You are relieved to see that these interfaces are much like the ones you've been working with. Just as the salesman said, you run your widgets and swidgets by creating a Container, adding your widgets and swidgets to it, and then calling the run method on your container. You no longer need to call big-bang yourself.
Your job is to reimplement the toy from problem set 9, but using the WidgetWorks framework and stateful objects. The specifications and deliverables are exactly the same, except that:
run : PosNum -> Void GIVEN: a frame rate (in seconds/tick) EFFECT: This function creates a Container, and places a MetaToy with no toys in that Container. The function may or may not put other Widgets and SWidgets in the container, depending on the implementation. The function then runs the Container at the given frame rate using WidgetWorks.Note that this change relaxes the previous contract, since now any value is acceptable as a return value from run.
Turn in your solution as a file named "q1.rkt". Put a copy of WidgetWorks.rkt in the directory with your solution. YOU MAY NOT MODIFY WidgetWorks.rkt IN ANY WAY. WE MAY TEST YOUR SOLUTION WITH OUR OWN IMPLEMENTATION OF Container<%>.
Hint: in the Week 10 examples, each SBall took the wall as one of its init-fields, and registered itself with the wall during its initialization. The contracts in ps09 rule out an analogous "self-registration" strategy here. So you will have to make the object that creates the toys subscribe each toy to the relevant notification or notifications. Be sure you can explain your registration strategy at codewalk. If this hint is mysterious when you read it, check back when you try to implement make-throbber, etc. ADDED MON 11/21/16: Now that I look at it, I think this hint is more misleading than helpful. So you can safely ignore it. See @1044. Sorry about that. -Prof. Wand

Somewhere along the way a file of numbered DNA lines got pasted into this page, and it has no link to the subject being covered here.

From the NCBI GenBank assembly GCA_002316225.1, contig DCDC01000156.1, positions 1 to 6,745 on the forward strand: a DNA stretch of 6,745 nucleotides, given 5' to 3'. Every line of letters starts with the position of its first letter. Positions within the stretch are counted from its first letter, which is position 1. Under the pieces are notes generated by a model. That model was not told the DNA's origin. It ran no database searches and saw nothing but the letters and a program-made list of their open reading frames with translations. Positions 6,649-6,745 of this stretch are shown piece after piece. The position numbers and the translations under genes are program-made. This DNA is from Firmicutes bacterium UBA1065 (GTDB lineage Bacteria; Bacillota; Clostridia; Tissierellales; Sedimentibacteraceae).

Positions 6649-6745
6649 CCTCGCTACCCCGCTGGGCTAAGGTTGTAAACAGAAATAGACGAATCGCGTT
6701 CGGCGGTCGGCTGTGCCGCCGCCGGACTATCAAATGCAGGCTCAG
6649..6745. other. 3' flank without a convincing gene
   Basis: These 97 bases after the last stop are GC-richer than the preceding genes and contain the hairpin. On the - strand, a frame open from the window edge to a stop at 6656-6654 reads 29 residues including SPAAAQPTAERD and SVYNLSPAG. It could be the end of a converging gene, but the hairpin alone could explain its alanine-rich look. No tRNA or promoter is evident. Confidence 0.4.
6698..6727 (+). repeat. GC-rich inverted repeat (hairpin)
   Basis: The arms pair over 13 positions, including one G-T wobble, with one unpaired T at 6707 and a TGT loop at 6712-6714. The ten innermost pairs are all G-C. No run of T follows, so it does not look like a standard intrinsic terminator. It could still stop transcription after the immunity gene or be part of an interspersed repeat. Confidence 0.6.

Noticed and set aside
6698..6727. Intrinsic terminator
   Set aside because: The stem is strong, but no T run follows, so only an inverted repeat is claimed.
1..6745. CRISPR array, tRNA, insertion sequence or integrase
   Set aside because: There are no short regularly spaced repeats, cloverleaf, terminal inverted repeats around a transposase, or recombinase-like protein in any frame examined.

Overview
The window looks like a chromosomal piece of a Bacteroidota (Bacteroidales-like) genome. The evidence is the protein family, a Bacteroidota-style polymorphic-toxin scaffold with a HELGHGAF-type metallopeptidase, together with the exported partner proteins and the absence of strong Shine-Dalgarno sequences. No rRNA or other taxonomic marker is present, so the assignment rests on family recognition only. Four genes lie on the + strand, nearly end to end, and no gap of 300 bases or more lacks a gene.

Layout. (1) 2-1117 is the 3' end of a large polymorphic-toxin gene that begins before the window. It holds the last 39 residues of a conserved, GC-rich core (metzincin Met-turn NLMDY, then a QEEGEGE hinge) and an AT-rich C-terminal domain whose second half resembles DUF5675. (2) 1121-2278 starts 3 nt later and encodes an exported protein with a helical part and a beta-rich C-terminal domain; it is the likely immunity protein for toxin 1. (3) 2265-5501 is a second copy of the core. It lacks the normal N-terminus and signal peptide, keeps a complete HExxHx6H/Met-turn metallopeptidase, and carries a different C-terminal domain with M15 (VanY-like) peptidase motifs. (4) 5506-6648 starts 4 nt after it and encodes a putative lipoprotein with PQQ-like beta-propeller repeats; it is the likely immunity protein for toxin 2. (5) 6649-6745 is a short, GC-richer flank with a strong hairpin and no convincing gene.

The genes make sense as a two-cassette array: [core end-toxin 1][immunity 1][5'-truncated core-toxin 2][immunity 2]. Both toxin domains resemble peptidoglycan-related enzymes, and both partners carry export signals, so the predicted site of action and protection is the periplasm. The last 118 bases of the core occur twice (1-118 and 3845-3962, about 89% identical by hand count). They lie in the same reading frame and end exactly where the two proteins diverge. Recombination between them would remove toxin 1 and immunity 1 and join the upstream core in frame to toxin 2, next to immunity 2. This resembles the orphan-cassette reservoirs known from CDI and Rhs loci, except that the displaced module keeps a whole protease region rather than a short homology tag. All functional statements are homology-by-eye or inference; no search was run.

Here's a demonstration:
Your solution should be a file named q2.rkt that provides the following two functions and one interface:
cubelets-init : -> Container GIVEN: no arguments RETURNS: a Container, initially with no blocks, which when run, will run in a 600x500 canvas and process the events in the description above. make-block : NonNegInt NonNegInt ListOfSBlock -> SBlock GIVEN: an x and y position, and a list of blocks WHERE: the list of blocks is the list of blocks already on the playground. RETURNS: a new block, at the given position, with no teammates NOTE: it is up to you as to whether you use the third argument or not. Some implementations may use the third argument; others may not. You must provide an interface named SBlock<%>. Your SBlock<%> interface should inherit from the SWidget<%> interface and add AT LEAST the following methods: get-team : -> ListOfSBlock RETURNS: the teammates of this sblock add-teammate: SBlock -> Void EFFECT: adds the given sblock to this block's team sblock-x : -> Integer sblock-y : -> Integer RETURNS: the x or y coordinates of this sblock
You may put more methods in the SBlock<%> interface if you so desire. Remember that a method must appear in the interface if and only if it is called from outside this object.
There are several places where information must be disseminated in this problem, either by pushing or pulling. Be prepared to identify these and to discuss your design decisions about each of them.
As in the problem above, you must use WidgetWorks.rkt .
Last modified: Mon Nov 21 08:52:52 Eastern Standard Time 2016